The strong safety, Brian Randolph, is reading from the number three to the number two. He will carry the number three receiver on any vertical route. If the number three receiver releases out or underneath, Randolph must cover the number two receiver vertical.

So Randolph and Foreman will cover any vertical routes, while Foreman is responsible for the out route, but who will cover any routes to the inside?

The middle linebacker, Darrin Kirkland Jr., is responsible to wall off any underneath crossing routes from the number two or the number three. If either receiver releases inside, Kirkland Jr. must cover him.

This is basically three defenders responsible for two receivers. The Vols defenders will adjust to the route distribution to determine who covers who.

Finally, the Vols remaining two defenders will cover the number four receiver. The free safety, LaDarrell McNeil, will read from the strongside number four receiver to the backside number one receiver. McNeil must cover the number four receiver vertical first, but if that receiver stays in to block then McNeil will help the weakside corner.

If the number four receiver releases underneath, weakside linebacker Jalen Reeves-Maybin must wall him off.

If all that sounds complex, hopefully this diagram helps.

Stubbie Poach

So now, back to the Northwestern play. The Wildcats ran a play called Snag. This is a play that is excellent against man coverage. The outside receiver runs a spot route, the number two receiver runs a corner route, and the number three receiver runs to the flat. The best option versus man coverage is the flat route. There is often a natural pick formed by two outside receivers. A linebacker responsible for covering the third receiver is going to struggle to get around the two outside defenders, as well as their defenders, to cover the flat.  Snag often leaves the flat receiver open with room to run.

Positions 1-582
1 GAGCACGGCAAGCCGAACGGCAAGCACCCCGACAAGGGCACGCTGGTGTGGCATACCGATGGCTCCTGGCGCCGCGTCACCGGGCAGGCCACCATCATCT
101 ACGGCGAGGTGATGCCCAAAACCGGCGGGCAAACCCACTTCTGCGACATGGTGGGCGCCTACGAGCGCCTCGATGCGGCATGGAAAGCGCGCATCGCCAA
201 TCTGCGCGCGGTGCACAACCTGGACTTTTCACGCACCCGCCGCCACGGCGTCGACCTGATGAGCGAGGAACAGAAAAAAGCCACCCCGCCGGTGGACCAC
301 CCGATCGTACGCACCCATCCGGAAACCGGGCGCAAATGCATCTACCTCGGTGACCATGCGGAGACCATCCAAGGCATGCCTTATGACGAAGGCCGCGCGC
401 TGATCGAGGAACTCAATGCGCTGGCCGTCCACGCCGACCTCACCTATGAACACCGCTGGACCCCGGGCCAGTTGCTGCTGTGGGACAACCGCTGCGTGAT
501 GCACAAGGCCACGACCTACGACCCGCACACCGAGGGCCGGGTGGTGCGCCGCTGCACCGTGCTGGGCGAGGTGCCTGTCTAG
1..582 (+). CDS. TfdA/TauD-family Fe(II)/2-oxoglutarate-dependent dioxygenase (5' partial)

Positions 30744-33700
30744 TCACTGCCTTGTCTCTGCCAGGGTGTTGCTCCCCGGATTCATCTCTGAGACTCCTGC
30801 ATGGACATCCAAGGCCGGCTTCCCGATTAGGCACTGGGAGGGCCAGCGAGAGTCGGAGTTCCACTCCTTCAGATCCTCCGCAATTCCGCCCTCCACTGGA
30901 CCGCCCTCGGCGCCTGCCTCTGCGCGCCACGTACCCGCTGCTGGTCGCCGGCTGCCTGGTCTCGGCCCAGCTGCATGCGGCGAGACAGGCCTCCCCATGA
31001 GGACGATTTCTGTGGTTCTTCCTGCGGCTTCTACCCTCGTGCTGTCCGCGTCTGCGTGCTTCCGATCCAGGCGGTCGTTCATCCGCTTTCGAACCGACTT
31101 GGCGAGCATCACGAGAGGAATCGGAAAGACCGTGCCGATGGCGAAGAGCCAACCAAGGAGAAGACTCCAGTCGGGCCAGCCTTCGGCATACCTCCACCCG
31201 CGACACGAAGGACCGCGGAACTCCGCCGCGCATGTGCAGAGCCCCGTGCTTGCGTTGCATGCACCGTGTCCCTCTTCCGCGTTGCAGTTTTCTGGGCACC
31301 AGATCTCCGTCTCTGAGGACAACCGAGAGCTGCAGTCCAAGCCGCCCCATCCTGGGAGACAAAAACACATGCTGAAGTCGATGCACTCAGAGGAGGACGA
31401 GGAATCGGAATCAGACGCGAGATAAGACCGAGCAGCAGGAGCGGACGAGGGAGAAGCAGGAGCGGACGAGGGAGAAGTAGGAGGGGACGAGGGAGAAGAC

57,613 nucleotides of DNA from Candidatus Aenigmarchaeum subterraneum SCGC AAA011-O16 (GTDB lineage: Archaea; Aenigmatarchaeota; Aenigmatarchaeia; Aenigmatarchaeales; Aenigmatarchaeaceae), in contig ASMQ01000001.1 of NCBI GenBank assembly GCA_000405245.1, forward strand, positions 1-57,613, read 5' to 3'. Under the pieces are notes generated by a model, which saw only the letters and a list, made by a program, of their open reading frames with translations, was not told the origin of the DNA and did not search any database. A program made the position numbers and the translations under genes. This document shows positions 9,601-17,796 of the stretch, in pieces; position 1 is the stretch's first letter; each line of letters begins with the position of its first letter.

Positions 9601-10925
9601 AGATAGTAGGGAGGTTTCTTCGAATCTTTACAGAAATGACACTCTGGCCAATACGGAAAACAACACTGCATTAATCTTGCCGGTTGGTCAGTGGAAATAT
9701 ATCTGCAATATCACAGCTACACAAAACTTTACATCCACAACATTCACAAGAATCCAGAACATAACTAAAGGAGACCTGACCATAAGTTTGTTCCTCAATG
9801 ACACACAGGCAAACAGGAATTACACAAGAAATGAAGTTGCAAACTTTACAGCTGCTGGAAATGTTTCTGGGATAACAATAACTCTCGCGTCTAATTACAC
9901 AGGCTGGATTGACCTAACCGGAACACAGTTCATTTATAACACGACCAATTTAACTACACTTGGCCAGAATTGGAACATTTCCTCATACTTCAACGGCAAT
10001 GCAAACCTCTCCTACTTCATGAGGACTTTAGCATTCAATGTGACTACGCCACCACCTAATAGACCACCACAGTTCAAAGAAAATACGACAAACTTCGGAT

However, the Vols combo coverage was perfectly suited to cover Snag. Sutton carried the spot route in MEG coverage. Randolph picked up the corner route once he saw the number three receiver release to the flat.

Stubbie vs Snag

The key to the play was Foreman at the nickel back spot. The quarterback never saw him and threw the ball to the flat. Foreman read the number three receiver all the way and jumped the route.

Foreman’s diving grab was almost as impressive as his read on the ball. In the NFL, where a ball carrier must be ruled down by contact, this might have been a pick six. As it was, Foreman’s first and only interception of the season was a very impressive one, and it comes in at number 32 on our countdown.

Be sure to check back next week to see what play will be number 31 in our countdown. If you haven’t already, you can like Football Concepts on Facebook by clicking here.

You can read previous installments of this series by clicking below:

Play #35 - Evan Berry’s Pick Six

Play #34 - Preston Williams’ First Touchdown

Play #33 - LaDarrell McNeil’s Comeback